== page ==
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Surgery to Treat Cancer

Surgery is used in several ways to help people with cancer. It may provide the best chance to stop many types of cancer. It also plays a part in diagnosing, staging, and supporting cancer treatment.

Having surgery for cancer is different for each person. It will depend on the type of surgery, the type of cancer, and the person's health. For some people, surgery is a major medical procedure with life-changing side effects. For others, surgery is quick and has few side effects. Your healthcare provider can help you know what to expect.

Different types of surgery

Several types of surgery can help people with cancer. Some surgeries are used along with other types of treatment. They include:

  • Curative surgery. This surgery takes out the cancerous tumor from the body. Surgeons use it when the tumor is limited to a certain part of the body. This type of treatment is often the main treatment. But other types of cancer treatments, such as chemotherapy and radiation, may be used before or after the surgery.

  • Preventive surgery. This surgery is used to remove tissue that does not have cancer cells but may develop into a malignant tumor. For example, polyps in the colon may be considered precancerous tissue. Surgery may be done to take them out.

  • Diagnostic surgery. This surgery helps to determine whether cells are cancerous. Diagnostic surgery is used to remove a tissue sample, called a biopsy, for testing and evaluation. The tissue samples help to confirm a diagnosis, identify the type of cancer, and determine the stage of the cancer.

  • Staging surgery. This surgery works to uncover the size of the cancer or the degree of the disease in the body.

  • Debulking surgery. This surgery takes out a part, though not all, of a cancerous tumor. It is used in certain situations when removing an entire tumor may cause damage to an organ or the body. Other types of cancer treatment, such as chemotherapy and radiation, may be used after this is done.

  • Palliative surgery. Sometimes surgery is used to treat cancer at advanced stages. It does not work to cure cancer. But it may be used to ease discomfort or to correct other problems cancer or treatment may have created.

  • Supportive surgery. Supportive surgery is like palliative surgery. It does not work to cure cancer. Instead it helps other cancer treatments work better. An example of supportive surgery is the insertion of a vascular access device, sometimes called a port, to help with treatments and to draw blood instead of putting needles in the arm. 

  • Restorative (reconstruction) surgery. Surgery is sometimes used as a follow-up to curative or other surgeries. It helps to change or restore a person’s appearance or the function of a body part. For instance, with breast cancer sometimes breast reconstruction surgery is needed to restore the shape of the affected breast.

Risks and possible side effects of surgery

Risk is a part of any surgery. Technology has made surgery a safe and reliable treatment choice, but there is always the risk of possible problems and side effects. In many cases, though, the positive effects of surgery outweigh the risks. This is 1 of the reasons why learning about your cancer and its treatment is important. The more you know about surgery for cancer, the more informed your choices will be. Talk about possible complications with your cancer care team before undergoing treatment.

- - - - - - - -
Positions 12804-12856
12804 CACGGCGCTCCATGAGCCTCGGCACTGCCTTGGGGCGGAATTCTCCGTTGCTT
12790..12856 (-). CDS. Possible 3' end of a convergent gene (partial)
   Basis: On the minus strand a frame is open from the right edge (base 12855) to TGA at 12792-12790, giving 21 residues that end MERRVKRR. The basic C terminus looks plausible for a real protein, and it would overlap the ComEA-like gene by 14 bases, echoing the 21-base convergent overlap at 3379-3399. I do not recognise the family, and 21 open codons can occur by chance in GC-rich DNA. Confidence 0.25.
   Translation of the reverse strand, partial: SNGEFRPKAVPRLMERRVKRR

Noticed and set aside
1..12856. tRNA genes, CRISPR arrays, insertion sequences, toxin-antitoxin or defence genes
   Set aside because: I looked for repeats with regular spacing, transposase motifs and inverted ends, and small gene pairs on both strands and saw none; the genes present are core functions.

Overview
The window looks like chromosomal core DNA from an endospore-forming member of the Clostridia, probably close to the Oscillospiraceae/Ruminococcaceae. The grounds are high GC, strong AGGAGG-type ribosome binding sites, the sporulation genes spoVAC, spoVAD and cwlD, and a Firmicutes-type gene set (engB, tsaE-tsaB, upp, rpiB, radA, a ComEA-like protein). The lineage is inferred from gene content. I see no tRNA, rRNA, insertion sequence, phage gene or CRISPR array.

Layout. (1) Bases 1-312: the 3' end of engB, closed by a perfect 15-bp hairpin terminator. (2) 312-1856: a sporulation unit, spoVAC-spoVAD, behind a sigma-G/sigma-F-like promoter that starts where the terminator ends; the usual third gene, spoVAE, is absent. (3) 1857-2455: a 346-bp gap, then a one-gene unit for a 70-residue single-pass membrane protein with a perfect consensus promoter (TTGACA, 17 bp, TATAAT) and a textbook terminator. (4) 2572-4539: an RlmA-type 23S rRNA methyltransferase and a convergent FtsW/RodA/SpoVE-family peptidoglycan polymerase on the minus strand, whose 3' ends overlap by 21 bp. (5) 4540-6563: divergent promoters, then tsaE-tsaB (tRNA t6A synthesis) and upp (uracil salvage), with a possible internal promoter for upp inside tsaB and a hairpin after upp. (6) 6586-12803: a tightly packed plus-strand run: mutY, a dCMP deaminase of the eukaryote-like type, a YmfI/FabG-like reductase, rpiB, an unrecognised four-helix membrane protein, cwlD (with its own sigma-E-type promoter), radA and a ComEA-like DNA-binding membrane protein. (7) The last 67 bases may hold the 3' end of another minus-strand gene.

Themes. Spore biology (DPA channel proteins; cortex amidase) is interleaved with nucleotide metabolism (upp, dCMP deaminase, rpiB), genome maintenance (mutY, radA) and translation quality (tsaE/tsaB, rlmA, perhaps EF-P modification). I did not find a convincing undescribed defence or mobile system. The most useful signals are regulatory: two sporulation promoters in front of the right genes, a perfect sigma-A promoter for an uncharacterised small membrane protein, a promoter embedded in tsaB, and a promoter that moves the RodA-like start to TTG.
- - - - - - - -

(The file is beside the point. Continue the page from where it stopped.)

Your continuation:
Problems that may happen during or after surgery may include:

  • Damage to organs in the body

  • Blood loss or clots

  • Adverse reactions to medicine

  • Pain or discomfort

  • Infection

  • Other illnesses, such as pneumonia

Surgery methods

Several specialized surgery methods are used during cancer treatment. They include:

  • Open surgery. One larger cut (incision) is made into the skin. This lets the surgeon remove the tumor, lymph nodes, or other tissues.

  • Laparoscopic surgery. The surgeon makes several small cuts into the skin. They put a small tube with a light and camera into 1 cut and surgical tools into the other cuts. This lets the healthcare provider look inside the body and remove tissues through a small cut. Sometimes the surgeon may use a robot to help in this surgery. Because the cuts are smaller, the recovery time may be shorter than with open surgery.

  • Endoscopy. The surgeon places a flexible, lighted tube with a camera on the end into your mouth, nose, or other body opening. They then use instruments to remove tissues.

  • Cryosurgery. This method is also known as cryotherapy. It uses very cold temperatures to kill cancer cells. Cryosurgery is used most often with skin cancer and cervical cancer. Depending on whether the tumor is inside or outside the body, liquid nitrogen or argon gas is placed on the skin or in an instrument called a cryoprobe. This surgical treatment is being evaluated for several types of cancers.

  • Laser surgery. This method uses highly focused beams of light energy instead of instruments to remove very small cancers, shrink or destroy tumors, or activate medicines to kill cancer cells. Laser surgery is a very precise procedure. It can be used to treat parts of the body that are hard to reach. These include the skin, cervix, rectum, and larynx.

  • Electrosurgery. Skin cancer and oral cancer are sometimes treated with electrosurgery. This method uses a high-frequency electrical current to kill cancer cells.

  • Microscopically controlled surgery.  This surgery is useful when cancer affects delicate parts of the body, such as the skin around the eyes, nose, or mouth. Layers of skin are removed and checked under a microscope until cancerous cells can’t be found.

Online Medical Reviewer: Jessica Gotwals RN BSN MPH
Online Medical Reviewer: Sabrina Felson MD
Online Medical Reviewer: Todd Gersten MD
Date Last Reviewed: 7/1/2023
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